The Importance of Teamwork
Teamwork—working with other people to achieve a common goal—is essential in just about every domain, whether on the job, at home, or on the playing field.
Humans are social animals. Civilization itself is the result of the pooled effort of innumerable people over thousands of years. Looking back on examples of human collaboration can help researchers, organizations, and families determine how to maximize teamwork going forward.
Raising children or keeping a clean household, for example, requires cooperation and a fair division of the workload. The same applies at the office, where good teamwork is necessary for goals to be met and customers to be satisfied.
To maximize teamwork, it's important that all teammates share the same goals and are committed to an overall vision. Often it takes just one person not pulling their weight—or defying the group's goals—to derail the efforts of everyone else on the team.
Emotional contagion can play a part in teamwork. Since negative emotions can spread from person to person, discontent and negativity originating in one member may soon "infect" others. Thus, supporting the emotional needs of all members—as well as rooting out conflict and disagreement through positive participation and communication—is key to healthy group partnership and effective teamwork.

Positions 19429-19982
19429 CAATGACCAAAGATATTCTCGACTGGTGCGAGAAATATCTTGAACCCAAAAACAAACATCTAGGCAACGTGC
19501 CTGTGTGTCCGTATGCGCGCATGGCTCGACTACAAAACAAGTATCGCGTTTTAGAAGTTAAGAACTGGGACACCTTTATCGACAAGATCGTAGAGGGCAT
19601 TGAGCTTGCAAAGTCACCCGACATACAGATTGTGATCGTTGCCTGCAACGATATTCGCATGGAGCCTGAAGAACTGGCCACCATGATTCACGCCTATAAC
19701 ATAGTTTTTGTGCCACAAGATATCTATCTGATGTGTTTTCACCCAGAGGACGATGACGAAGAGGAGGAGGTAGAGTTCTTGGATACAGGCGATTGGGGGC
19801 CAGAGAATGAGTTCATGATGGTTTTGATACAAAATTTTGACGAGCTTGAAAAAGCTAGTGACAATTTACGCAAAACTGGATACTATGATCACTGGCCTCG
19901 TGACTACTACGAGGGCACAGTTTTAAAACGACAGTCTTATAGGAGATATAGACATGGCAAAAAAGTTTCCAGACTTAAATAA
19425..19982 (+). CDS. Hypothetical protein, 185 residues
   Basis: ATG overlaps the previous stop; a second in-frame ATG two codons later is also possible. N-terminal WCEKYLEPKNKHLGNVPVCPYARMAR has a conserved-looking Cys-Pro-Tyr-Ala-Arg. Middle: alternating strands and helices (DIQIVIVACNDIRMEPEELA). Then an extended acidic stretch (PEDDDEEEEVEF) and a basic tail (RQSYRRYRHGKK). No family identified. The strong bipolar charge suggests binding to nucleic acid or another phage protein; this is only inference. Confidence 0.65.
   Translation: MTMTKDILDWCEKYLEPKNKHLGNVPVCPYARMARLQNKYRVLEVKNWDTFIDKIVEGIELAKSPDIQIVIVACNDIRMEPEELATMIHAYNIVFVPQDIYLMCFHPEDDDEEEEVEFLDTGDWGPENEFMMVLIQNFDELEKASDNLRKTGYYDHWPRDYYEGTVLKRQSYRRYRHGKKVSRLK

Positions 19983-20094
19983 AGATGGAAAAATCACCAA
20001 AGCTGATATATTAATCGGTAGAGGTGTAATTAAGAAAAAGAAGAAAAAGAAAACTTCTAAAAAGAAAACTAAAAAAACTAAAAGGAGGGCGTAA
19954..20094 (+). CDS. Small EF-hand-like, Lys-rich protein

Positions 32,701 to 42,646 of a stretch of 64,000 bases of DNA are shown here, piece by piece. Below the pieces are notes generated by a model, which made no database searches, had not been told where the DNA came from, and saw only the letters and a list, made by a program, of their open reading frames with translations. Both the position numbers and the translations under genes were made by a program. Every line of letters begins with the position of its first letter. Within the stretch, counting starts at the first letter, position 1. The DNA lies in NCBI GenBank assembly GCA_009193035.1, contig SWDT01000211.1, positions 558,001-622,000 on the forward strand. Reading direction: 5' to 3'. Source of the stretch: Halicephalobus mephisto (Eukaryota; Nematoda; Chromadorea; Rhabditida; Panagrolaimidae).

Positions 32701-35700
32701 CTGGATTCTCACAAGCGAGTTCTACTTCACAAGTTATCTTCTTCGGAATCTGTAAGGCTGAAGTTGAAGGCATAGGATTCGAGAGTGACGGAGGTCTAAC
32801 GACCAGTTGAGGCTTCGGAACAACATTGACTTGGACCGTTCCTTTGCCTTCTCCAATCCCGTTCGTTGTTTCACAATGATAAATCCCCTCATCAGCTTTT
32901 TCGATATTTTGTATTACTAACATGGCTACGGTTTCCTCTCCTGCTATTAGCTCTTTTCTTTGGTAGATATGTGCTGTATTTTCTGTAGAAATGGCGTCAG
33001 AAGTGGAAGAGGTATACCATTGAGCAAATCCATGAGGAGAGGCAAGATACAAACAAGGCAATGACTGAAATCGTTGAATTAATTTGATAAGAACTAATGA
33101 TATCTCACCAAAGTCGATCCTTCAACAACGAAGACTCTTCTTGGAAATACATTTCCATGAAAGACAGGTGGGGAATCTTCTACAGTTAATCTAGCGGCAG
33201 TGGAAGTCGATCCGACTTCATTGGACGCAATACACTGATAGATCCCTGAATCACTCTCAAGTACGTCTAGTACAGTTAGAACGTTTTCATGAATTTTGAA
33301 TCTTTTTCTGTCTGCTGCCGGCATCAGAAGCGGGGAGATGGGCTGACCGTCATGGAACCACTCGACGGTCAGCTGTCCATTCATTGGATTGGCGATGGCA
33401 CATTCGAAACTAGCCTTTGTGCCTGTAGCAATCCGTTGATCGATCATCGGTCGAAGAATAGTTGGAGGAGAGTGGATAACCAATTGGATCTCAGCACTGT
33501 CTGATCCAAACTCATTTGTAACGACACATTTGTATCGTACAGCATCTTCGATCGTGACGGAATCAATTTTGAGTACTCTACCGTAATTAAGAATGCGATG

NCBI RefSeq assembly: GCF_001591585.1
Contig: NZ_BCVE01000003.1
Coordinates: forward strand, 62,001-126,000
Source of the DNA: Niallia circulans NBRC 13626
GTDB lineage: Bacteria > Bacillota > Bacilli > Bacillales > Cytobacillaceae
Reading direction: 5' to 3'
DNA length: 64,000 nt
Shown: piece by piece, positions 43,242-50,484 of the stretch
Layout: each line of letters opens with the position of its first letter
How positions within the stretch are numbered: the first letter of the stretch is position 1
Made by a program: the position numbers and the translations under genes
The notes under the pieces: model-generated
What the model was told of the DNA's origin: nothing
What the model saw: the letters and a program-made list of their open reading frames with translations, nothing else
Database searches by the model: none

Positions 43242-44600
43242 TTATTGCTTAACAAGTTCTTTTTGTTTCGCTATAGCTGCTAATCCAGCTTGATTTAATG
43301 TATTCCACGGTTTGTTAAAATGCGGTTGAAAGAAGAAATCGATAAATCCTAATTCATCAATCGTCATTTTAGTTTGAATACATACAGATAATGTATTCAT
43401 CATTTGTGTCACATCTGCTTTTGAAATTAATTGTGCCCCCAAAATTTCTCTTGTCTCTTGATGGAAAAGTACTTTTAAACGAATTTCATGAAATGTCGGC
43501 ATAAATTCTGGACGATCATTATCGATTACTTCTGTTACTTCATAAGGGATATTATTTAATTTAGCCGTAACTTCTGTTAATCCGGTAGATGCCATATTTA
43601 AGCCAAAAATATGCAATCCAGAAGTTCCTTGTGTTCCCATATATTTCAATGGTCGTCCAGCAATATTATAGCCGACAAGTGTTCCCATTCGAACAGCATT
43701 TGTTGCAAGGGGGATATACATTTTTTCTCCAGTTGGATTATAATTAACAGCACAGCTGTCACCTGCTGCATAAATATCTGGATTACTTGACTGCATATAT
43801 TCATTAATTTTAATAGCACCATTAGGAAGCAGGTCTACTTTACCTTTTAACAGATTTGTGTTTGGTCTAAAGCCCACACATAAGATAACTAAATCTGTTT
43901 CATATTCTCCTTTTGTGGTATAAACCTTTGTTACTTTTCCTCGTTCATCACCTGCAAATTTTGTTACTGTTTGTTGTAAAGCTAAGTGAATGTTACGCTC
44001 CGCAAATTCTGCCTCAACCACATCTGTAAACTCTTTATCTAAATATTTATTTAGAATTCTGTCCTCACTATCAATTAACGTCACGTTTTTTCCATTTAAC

How Communication Affects Teamwork
Communication is essential to ensure that a team runs optimally. Every member should be encouraged to share their ideas and updates on progress—even if the news is bad—and other members should do their best to listen, evaluate without judgment, and offer a thoughtful response.
Poor communication—a boss shooting down, or shouting down, ideas from subordinates, or one employee consistently speaking over others—disrupts general cohesion. Even when other aspects of a team are functioning smoothly, ineffective communication can derail an entire project.
Communication isn't solely verbal. One key element of nonverbal communication is the ability to read others. Having team members who score high on the trait of social sensitivity is useful, because they may be more observant than most, and can read the emotional cues of other team members. Higher social sensitivity is also associated with higher emotional intelligence, which enables people to better understand themselves as well as those around them.